Cut the small talk
Recently, a classmate was asked to find as much information about me online in five minutes. First of all, this experience was absolutely terrifying — my mind played back everything that he could possible find — would he find my awkward middle school pictures or many failed attempts at trying to be funny on Facebook. I was certain that he would find more things about my personal life than my professional life — I was wrong. His search revealed that I was an engineer, consultant, graduate student and interested in transforming the energy industry in Nigeria. That was it. These are all very accurate,but those who know me know that I am more about people and passions, and less about the career and accolades. My online persona only shows one side of me and it is time to change that — I want to tell my story. I want to be perceived as more than just my profession.
I looked around my friend circle and realized that most women that I knew would be perceived the same way, especially women of color — all work and no play — that realization motivated me to create this blog.
It is no secret that the honest and complex stories of women of color are rarely told. We are often times limited to the personalities created by false narratives created by the movie, TV and music industries. As a woman of color, I am inspired to be the medium that takes highlights from my conversations with amazing women and presents them to the world!
To begin, I want to start by giving you an insight into my story.
Ethnicity: Nigerian with a smidgen of Texan
Where do you call home?: I was born and lived in Nigeria for the early part of my life, but have lived in Texas ever since. I guess home is in two places — Nigeria and Tejas.
What makes you amazing?: My honesty with people makes me amazing — my friends will tell you that I really don’t like small talk. I like to find out what defines and motivates people! God has blessed me with the desire to care those things, so while every one else is too busy talking about the weather I am doing everything I can to be the person that provides an opportunity for people to talk about the things that matter.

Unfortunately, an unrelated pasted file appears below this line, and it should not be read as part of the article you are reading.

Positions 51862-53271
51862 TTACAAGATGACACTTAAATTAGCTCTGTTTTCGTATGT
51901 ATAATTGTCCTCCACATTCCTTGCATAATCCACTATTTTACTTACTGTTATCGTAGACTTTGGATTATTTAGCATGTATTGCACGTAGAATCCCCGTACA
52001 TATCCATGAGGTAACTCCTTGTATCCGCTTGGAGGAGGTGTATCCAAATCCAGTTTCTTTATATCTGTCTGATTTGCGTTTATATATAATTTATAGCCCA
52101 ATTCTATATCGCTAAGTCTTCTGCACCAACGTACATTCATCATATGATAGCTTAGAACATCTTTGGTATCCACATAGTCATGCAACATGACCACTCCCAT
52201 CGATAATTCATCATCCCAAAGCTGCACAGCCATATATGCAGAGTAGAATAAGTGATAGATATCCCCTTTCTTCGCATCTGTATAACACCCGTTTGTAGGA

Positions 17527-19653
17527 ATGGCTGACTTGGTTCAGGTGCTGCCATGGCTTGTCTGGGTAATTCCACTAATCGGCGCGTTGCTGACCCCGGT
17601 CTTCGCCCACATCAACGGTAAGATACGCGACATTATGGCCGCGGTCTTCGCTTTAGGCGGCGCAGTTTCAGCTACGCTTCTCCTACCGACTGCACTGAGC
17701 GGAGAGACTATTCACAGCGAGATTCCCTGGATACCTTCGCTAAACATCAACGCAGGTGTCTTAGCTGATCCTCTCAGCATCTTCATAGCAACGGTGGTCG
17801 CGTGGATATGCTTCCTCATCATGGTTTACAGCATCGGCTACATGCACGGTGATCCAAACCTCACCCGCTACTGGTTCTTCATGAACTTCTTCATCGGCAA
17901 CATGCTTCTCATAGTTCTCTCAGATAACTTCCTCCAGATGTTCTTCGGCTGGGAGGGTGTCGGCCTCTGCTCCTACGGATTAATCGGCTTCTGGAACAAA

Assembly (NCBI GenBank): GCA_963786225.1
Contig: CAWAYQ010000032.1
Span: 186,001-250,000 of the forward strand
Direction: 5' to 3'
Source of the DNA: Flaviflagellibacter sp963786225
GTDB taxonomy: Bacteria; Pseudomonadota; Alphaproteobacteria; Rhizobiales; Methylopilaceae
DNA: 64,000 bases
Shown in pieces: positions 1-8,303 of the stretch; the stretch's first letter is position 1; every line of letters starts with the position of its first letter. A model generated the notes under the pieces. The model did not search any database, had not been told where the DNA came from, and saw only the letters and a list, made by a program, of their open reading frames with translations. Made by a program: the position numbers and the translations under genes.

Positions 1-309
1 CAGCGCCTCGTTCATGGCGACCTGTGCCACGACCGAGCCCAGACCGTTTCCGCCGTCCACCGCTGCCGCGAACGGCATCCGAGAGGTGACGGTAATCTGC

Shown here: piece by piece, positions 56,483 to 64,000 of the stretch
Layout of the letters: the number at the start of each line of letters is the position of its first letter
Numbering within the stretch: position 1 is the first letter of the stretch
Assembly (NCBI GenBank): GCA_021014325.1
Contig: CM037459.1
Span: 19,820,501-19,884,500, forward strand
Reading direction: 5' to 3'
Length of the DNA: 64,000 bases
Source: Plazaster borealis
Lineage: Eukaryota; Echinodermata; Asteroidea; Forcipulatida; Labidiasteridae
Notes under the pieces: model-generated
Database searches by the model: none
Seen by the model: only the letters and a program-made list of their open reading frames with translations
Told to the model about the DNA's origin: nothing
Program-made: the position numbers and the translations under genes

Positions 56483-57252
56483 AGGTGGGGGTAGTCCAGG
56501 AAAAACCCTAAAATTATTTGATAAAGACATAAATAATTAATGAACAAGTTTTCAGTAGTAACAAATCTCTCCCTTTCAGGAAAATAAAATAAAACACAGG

What makes you beautiful?: My ability to laugh — that actual laugh sounds ugly but I appreciate that I can find humor in almost anything.
How do you balance your professional and personal life?: To be completely honest, I am horrible at balancing the two. For a very long time my professional life has been a priority and I have completely ignored my personal life. After years of trying to be the perfect professional, I realize that I am starting to value my personal life more. I want to achieve the same success that I have gained in my professional life in my personal life. It is a daily struggle and every time I attempt to focus on my personal life I default back to throwing myself into my work because it is much easier to think about and deal with.
What is the biggest challenge you have faced as a professional woman?: As a black woman I constantly feel like I have to work really hard to prove myself to everyone. I have faced many instances in which I walk into a classroom or show up for a presentation and I can automatically see the look of apprehension on people’s faces — when I walk into a room my gender and race walk in before my qualifications do. After putting all of this effort into being a strong person professionally, I still feel like the kid that gets picked last is gym class.
What is the biggest benefit being a woman has afforded you in your profession?: The ability to have empathy for (most) people. I believe that my womanhood makes me very sensitive and attentive to the needs of others.
What do you want other women to know?: Don’t be afraid to embrace your emotions. For a long time women have been told to be tough to gain respect, to hide our emotions to not be perceived as weak, and to suppress our frustrations because we don’t want to seem difficult. That narrative needs to end today! We are women and we should be allowed to be, feel and act in a way that makes us comfortable and valued-it is time to stop having to code switch just to fit in! The world needs to begin to adapt to us!
Three words that describe you: Passionate. Quirky. Careful.